The stock of migrant workers in the GCC has reached over 22 million in 2013 which constitute 46% of the total population in the GCC States.1 In Saudi Arabia migrant workers constitute 27% of the total workforce while Oman 29%, Bahrain 54%, Kuwait 61%, Qatar and the UAE 89% each. Contrary, the number of documented migrant workers in Malaysia is around 2.3 million (about 19%) amongst about 12 millions total workforce in the country.
2 The figure is likely to double if the illegally employed migrant workers in Malaysia are included.3 Most of the migrant workers fill in the low-skilled job categories mainly in agriculture, construction, plantation, manufacturing, services and housemaids those are treated – dirty, dangerous and demeaning – and those the local citizens shun, making the countries especially the GCC highly dependent on migrants. Report indicates that Policy Review: Mandatory Health Test of Migrant Workers these migrant workers together with natural resources like oil are the pillars on which the GCCwealth is built in.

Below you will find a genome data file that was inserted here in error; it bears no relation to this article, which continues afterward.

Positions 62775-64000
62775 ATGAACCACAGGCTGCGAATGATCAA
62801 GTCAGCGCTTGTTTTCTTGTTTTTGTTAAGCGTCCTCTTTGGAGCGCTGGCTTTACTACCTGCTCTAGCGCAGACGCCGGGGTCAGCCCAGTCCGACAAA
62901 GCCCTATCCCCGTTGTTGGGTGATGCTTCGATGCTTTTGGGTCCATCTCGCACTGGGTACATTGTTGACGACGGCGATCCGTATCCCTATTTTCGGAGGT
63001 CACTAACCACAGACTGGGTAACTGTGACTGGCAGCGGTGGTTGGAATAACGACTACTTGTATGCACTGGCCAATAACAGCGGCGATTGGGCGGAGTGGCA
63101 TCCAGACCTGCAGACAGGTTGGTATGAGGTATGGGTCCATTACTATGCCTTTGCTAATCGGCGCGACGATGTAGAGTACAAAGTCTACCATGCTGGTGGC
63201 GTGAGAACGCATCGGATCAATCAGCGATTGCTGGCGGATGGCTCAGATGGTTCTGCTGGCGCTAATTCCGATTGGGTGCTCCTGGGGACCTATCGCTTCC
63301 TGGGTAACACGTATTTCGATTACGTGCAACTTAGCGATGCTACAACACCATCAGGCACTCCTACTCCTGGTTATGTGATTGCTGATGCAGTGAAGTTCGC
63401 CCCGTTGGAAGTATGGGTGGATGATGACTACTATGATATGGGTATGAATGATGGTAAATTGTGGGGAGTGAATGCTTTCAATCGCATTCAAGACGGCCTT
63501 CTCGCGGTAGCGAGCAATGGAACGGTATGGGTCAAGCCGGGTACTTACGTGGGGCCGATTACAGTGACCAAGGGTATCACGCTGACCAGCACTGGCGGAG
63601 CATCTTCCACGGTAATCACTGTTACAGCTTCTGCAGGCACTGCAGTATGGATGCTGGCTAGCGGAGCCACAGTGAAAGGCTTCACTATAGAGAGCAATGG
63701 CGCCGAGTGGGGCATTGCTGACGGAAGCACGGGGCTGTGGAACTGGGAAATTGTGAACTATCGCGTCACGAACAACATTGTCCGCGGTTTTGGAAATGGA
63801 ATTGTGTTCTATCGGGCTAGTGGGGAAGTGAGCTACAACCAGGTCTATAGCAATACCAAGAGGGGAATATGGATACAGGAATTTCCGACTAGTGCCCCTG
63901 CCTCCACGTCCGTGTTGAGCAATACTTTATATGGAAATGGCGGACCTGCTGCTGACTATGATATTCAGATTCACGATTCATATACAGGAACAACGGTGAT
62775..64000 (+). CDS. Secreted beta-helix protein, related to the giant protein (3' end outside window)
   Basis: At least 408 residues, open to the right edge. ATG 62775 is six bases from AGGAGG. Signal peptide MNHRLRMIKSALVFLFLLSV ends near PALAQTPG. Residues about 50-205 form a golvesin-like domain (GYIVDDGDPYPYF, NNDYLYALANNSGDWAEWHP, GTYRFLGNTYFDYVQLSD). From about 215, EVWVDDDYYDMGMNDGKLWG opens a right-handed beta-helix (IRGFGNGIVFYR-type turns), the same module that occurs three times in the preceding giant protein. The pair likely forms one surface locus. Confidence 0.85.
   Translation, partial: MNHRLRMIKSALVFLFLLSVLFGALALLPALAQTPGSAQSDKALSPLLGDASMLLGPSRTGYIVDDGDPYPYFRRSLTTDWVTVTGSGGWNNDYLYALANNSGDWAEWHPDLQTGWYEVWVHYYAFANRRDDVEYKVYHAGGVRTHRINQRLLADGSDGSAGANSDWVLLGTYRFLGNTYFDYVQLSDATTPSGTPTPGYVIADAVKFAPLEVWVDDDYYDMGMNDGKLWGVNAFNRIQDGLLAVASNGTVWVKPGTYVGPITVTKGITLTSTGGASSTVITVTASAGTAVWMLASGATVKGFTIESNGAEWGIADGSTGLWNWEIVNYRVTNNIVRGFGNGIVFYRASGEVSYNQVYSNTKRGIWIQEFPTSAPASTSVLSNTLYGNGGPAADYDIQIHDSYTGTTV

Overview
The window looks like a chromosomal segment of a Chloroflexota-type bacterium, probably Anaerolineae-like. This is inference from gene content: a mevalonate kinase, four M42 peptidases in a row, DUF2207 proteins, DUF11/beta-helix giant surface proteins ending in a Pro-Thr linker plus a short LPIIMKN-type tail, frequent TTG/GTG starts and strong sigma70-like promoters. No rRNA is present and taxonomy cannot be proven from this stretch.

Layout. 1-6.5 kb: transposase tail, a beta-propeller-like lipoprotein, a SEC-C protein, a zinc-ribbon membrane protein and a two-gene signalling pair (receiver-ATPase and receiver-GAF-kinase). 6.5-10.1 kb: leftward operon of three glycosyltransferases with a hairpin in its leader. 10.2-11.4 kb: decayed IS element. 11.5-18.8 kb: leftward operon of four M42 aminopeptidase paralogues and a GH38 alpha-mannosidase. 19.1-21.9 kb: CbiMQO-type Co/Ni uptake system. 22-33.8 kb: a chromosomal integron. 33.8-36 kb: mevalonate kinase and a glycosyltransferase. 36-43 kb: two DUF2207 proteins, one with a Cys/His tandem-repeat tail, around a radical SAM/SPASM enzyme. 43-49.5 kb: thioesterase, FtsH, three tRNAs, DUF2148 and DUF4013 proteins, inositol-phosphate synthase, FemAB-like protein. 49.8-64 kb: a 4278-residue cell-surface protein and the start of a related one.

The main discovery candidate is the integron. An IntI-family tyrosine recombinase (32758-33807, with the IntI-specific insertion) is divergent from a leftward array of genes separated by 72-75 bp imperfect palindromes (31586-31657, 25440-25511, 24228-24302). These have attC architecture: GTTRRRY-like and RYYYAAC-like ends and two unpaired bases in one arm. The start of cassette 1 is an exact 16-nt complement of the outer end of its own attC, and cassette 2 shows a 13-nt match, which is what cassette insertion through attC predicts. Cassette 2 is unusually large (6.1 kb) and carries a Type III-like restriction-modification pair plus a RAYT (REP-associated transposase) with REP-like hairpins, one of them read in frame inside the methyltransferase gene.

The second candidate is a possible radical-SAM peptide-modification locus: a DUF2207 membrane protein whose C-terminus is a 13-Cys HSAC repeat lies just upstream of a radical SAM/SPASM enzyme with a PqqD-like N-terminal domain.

1 The research entitled “Foreign Labour on Malaysian Growth”v indicates that Malaysia can gain benefit from the long-term employment of both semi-skilled and skilled foreign labour than the locals. Countries of origin also benefit from the deployment of its surplus workforce as remittances are a relatively constant and reliable source of income for them. Data show that around 2 million people enter into the labour market in Bangladesh every year against only 500,000 new jobs created for.
Hence, Bangladesh has become
one of the major labour origin
countries in South Asia with,
average, 400,000 annual
deployment of its workforce.
Remittances sent by the
Bangladeshi migrant workers
contribute about 12% of its annual
GDP, considered as one of the major drivers of the country’s